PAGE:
By Joyce Hollyday
In honor of his 75th birthday, I was inscribing to my friend Randy a copy of a book that I co-authored. I wanted to thank him for inspiring me to “greater commitment, deeper compassion, and…”—well, something about courage. Having already used “greater” and “deeper,” my mind was momentarily absent of adjectives. After a little thought, I settled on “stronger.”
I don’t write in longhand much these days, and as I’m only a decade younger than Randy, my handwriting has become less legible with age. “Stronger” came out looking on the page like “stranger.” I laughed. Randy has indeed inspired me to stranger courage—and I think the world could use a lot more of it.
I met Randy Kehler, his partner Betsy Corner, and their daughter Lillian in January 1990 in their almost-century-old clapboard home, tucked in the mountains of western Massachusetts—a home they were in danger of being evicted from at any moment. When word finally came almost two years later that federal marshals were on their way, Betsy left with 12-year-old Lillian. Randy stayed and, trying to calm his racing heart, sat down at the piano. He was hauled away in handcuffs—but only after finishing Bach/Gounod’s “Ave Maria” while the marshals waited.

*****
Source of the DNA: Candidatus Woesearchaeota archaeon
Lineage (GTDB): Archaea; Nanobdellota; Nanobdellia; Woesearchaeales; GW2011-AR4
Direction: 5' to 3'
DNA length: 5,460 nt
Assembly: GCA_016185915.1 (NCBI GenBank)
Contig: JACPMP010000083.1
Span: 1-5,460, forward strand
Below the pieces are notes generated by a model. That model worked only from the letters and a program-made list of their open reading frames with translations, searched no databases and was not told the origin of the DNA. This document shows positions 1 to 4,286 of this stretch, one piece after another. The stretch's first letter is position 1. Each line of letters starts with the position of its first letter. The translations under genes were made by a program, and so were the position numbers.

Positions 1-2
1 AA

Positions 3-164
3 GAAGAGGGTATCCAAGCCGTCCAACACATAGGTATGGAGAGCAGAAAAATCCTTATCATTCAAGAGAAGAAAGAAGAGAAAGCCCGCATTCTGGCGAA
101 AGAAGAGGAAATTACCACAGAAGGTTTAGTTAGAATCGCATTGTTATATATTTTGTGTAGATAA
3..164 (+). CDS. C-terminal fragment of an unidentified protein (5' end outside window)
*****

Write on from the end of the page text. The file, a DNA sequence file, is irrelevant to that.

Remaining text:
Betsy was arrested later that morning at a neighbor’s house. Honoring a promise to Lillian, who understandably did not want both her parents to go to jail, Betsy agreed to a court order not to return to their home. When Randy would not, he was found guilty of contempt and spent 10 weeks in jail. He had already served 22 months, two decades before, for refusing to fight in the Vietnam War. In August 1969, as he was preparing to submit to his sentence, he spoke at a meeting of War Resisters International. In attendance was Daniel Ellsberg, who cites Randy’s speech as inspiration for his decision to release the Pentagon Papers, the top-secret government report that exposed damning evidence about U.S. involvement in Vietnam.